Creating a realistic rendering of the human body is hard enough. It would be modest to say Dr. Hong Zhou has turned this challenging task into one that is macroscopically more difficult: the creation of 3D structural studies of biological complexes as small as microbes.
To put that in perspective, the human body is made up of around 100 trillion bacterial cells. In pursuing his goal, Zhou, UCLA professor in the Department of Microbiology, Immunology, and Molecular Genetics, had his work cut out for him.
“Very small things turn out to have a very large impact on human health and human diseases,” he said. As a microbiologist, Zhou, who also serves as director of the Electron Imaging Center for NanoMachines, has studied diseases like cancer and the herpes viruses including shingles, which he had a recent bout with and describes as an extremely painful byproduct of growing older.
Understanding the structure of viruses and bacteria that cause disease has the potential to alleviate such medical ills. Zhou does so through processes known as cryo-electron microscopy (cryoEM) and cryo-electron tomography (cryoET). Both are imaging techniques used to produce high-resolution three-dimensional images of samples that can be observed at the nanometer scale, or one-billionth of a meter. This involves terabytes of data generated by users of Zhou’s facility each day. Through the computational resources offered by the Institute for Digital Research and Education (IDRE), Zhou said the process of taking an average of 200,000 to 1 million two-dimensional images to map the structure of a biological complex into a three-dimensional form becomes much simpler.
The jump, from two to three dimensions, involves the use of technology originally developed for gaming: graphics processing units, or GPUs. Taking thousands of images, a GPU-based computer farm, or collection of computer servers, can process and display a three-dimensional graphic about 100 times faster than a high-end CPU-based cluster. This begs the question, why go through all of this work in the first place? What are the real-world applications through the knowledge of the 3D structure of something so small that it’s impossible for the human eye to see?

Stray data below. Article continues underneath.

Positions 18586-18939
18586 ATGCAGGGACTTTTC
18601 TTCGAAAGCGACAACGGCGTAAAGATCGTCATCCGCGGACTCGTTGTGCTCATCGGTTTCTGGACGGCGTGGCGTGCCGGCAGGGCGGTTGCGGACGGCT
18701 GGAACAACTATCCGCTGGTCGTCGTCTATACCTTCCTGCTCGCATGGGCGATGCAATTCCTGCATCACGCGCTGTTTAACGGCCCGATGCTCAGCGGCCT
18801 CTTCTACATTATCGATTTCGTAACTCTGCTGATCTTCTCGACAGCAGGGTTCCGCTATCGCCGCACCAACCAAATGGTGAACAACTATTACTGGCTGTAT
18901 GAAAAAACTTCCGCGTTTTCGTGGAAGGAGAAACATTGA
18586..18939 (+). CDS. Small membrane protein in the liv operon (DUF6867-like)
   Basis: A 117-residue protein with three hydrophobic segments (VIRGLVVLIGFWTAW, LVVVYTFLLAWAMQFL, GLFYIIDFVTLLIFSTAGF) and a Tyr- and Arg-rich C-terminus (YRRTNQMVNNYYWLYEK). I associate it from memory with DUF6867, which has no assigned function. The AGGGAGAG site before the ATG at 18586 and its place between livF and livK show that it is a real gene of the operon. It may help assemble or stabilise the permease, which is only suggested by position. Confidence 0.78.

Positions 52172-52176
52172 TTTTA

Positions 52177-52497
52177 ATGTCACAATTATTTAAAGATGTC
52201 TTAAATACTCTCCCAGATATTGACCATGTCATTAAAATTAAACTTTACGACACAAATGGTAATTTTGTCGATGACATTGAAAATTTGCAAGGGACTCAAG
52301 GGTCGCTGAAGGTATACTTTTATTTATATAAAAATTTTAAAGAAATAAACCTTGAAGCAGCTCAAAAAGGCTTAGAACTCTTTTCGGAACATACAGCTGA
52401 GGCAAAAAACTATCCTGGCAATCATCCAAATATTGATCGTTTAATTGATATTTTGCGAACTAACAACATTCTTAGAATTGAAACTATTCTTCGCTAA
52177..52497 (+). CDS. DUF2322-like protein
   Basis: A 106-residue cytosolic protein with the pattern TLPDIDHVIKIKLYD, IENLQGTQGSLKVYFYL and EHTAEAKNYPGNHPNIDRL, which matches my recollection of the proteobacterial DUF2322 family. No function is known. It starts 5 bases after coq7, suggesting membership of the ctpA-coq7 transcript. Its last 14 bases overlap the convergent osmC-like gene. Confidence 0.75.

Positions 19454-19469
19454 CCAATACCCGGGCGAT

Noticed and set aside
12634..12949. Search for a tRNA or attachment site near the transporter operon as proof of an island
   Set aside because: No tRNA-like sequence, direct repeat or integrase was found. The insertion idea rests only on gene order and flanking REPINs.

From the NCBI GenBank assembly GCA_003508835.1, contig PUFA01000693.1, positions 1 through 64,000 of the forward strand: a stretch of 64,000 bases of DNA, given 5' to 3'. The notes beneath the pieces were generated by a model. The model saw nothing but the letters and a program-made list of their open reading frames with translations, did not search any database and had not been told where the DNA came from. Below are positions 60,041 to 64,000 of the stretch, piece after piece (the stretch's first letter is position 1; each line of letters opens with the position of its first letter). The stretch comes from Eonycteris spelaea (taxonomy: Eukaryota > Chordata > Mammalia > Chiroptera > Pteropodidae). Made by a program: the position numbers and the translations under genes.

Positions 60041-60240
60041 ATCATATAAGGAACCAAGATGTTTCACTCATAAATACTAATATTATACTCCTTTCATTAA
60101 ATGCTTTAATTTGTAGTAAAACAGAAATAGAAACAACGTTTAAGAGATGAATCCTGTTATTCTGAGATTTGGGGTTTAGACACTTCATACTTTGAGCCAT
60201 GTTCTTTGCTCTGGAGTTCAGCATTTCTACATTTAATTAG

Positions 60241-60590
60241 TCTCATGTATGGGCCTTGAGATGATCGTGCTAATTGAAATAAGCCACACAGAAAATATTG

One answer comes in the potential for industry application. Zhou discussed his collaborative project with UCLA microbiologist Dr. Jeff F. Miller on pyocin as an example. He described pyocin as a “biological missile” utilized by bacterial cells to puncture and destroy healthy cell membranes. Yet researchers see a way to turn bacterial cells offense against them. Pyocin knows to attack cells because of receptors on their surface, but Zhou said this can be changed so that they only recognize and attack bacterial cells.
“We can think about atoms as bricks in the atomic scale; you can change them atom by atom in the same way you can change a building brick by brick,” he said.
Outside of the practical applications the 3D structural studies have, Zhou has a purely educational interest in simply learning how nature works. For example, he has studied the ways in which pyocin has a very similar process to a grenade launcher. In the same way that the launcher uses a trigger that releases a firing pin that throws a grenade, a portion of pyocin, known as the “ripcord,” propels forward a needle-like structure that punctures the membrane of the cell.
Ultimately, he said an understanding of biological structure benefits both academia and industry. This symbiotic relationship is one of the things that excites him most about his work.
“We need to understand the process to advance in areas of practical implementation,” he said. “Likewise, with engineering we can learn from the applied modifications to gain a better understanding of structure.”